NSA Whistleblower: ‘Every American is under virtual surveillance’

omestic_spying_genericA Wednesday morning headline in Russia Today, “NSA Whistleblower: ‘Everyone in US Under Virtual Surveillance,’” led me to this incredible video. That, in turn, led me to think, “Here we go with the rantings and ravings of the ‘Big Brother is watching’ crowd.” Believe me, I am part of that crowd. I don’t want Big Government or Big Brother in my life any more than it already is.

But when it comes to the safety and security of me, my children and my country, I — wait for it — break with my conservative Republican-ness and could care less if the government reads my emails, listens to my phone calls and saves my text messages in the name of national security. Honestly. I have no problem with intelligence agencies intruding in my private life. Wait, what’s private? Emails, texts, Facebook, Twitter? So not private. We knowingly and willingly share our private lives and personal thoughts and opinions via social media with the whole world. As soon as we hit a “send” or “share” button, all right to privacy we think we had just got blasted into cyberspace.

Russia Today recently interviewed William Binney, a former National Security Agency mathematician and code breaker who resigned in protest in 2001 over the NSA’s domestic spying policy. Binney said that under the “Terrorist Surveillance Program,” the NSA is collecting and storing every email, from every U.S. citizen, and has been doing so since Sept.11, 2001. These trillions of emails are stored in bulk, Binney said, and will be housed in the new, super-secret, data storage facility being built in Bluffdale, Utah.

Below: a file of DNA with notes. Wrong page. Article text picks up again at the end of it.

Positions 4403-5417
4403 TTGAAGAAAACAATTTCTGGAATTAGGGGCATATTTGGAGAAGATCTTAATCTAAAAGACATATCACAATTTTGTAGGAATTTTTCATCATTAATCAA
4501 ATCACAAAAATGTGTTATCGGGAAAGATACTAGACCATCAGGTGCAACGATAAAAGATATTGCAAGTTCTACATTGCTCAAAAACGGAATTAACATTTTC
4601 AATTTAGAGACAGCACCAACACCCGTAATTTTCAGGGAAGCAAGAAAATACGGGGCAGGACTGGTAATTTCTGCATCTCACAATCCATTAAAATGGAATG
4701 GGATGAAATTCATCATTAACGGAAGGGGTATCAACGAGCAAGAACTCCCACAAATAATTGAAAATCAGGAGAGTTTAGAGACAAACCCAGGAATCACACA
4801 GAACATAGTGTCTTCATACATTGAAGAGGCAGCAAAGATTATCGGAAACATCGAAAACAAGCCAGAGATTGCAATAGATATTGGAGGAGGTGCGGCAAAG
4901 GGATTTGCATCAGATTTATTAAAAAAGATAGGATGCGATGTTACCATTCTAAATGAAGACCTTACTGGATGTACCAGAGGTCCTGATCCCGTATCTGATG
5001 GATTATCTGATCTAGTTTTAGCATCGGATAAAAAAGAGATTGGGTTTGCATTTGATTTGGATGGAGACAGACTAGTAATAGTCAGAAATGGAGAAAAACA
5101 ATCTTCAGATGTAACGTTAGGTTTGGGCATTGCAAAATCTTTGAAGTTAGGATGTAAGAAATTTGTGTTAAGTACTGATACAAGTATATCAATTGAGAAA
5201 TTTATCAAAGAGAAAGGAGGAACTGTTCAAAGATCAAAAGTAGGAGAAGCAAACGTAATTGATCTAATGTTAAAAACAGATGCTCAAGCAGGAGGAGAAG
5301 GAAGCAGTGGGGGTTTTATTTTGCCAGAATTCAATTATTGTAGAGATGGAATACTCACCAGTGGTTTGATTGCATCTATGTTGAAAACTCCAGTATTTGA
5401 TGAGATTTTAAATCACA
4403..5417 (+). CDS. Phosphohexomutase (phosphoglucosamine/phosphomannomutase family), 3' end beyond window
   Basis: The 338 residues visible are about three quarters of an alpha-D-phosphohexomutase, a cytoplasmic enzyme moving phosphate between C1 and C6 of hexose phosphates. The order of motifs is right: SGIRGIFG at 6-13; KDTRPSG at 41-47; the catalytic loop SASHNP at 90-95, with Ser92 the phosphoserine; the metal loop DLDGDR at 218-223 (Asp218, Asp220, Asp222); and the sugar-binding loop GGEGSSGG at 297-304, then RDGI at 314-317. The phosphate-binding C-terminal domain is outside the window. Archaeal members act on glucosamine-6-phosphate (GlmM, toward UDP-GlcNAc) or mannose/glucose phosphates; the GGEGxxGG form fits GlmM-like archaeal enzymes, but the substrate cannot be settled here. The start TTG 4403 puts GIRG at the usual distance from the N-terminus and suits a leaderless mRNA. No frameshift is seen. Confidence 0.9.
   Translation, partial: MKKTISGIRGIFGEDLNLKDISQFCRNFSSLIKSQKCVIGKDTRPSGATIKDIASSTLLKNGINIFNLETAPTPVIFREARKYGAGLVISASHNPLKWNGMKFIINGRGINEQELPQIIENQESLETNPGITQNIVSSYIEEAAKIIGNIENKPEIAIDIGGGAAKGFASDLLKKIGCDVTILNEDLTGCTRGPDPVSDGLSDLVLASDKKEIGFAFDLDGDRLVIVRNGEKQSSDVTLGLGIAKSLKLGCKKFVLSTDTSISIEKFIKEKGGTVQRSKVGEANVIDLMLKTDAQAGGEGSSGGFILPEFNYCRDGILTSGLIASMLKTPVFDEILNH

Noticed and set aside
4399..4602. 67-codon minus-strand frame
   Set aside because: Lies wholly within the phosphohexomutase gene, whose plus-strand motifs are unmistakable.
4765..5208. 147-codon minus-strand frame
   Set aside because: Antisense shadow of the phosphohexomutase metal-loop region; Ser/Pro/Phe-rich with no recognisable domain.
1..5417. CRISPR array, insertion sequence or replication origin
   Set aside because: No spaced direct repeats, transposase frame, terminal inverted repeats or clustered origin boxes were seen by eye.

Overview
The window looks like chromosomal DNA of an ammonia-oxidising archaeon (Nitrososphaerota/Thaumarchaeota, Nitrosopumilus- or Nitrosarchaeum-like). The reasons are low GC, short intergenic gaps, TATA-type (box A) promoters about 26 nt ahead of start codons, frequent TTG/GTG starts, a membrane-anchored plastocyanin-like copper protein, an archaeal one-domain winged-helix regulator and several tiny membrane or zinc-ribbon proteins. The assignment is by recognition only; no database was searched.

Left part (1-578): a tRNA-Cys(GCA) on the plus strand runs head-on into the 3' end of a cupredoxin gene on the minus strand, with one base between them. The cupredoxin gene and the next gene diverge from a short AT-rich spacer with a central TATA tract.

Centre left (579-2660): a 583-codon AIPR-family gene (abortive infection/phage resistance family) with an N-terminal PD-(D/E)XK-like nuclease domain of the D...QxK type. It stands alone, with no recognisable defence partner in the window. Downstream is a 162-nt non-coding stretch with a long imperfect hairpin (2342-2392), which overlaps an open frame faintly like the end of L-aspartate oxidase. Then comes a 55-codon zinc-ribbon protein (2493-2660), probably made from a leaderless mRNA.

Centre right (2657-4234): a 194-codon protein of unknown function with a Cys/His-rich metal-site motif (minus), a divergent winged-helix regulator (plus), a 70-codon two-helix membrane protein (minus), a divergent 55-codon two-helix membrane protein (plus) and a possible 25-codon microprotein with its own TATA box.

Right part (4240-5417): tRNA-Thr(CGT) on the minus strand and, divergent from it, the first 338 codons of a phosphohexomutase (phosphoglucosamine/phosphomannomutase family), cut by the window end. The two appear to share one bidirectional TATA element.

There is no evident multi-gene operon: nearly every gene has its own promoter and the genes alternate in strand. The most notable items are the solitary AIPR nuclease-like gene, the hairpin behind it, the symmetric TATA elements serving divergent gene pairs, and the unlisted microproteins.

The problem, Binney told Russia Today, is that the FBI has access to the data. He said if a U.S. citizen “becomes a target for whatever reason – they are targeted by the government, the government can go in, or the FBI, or other agencies of the government, they can go into their database, pull all that data collected on them over the years, and we analyze it all.” Binney said it was this — the government engaging in data mining, turning the United States into a “surveillance state” — that led to his resignation.

Russia Today asked Binney about the FBI gaining access to the personal emails of U.S. Gens. David Petraeus and John Allen:

RT: In the case of General Petraeus one would argue that there could have been security breaches. Something like that. But with General Allen  – I don’t quite understand, because what they were looking into were his private emails to this woman.

WB: That’s the whole point. I am not sure what the internal politics is… That’s part of the problem. This government doesn’t want things in the public. It’s not a transparent government. Whatever the reason or the motivation was, I don’t really know, but I certainly think that there was something going on in the background that made them target those fellows. Otherwise why would they be doing it? There is no crime there.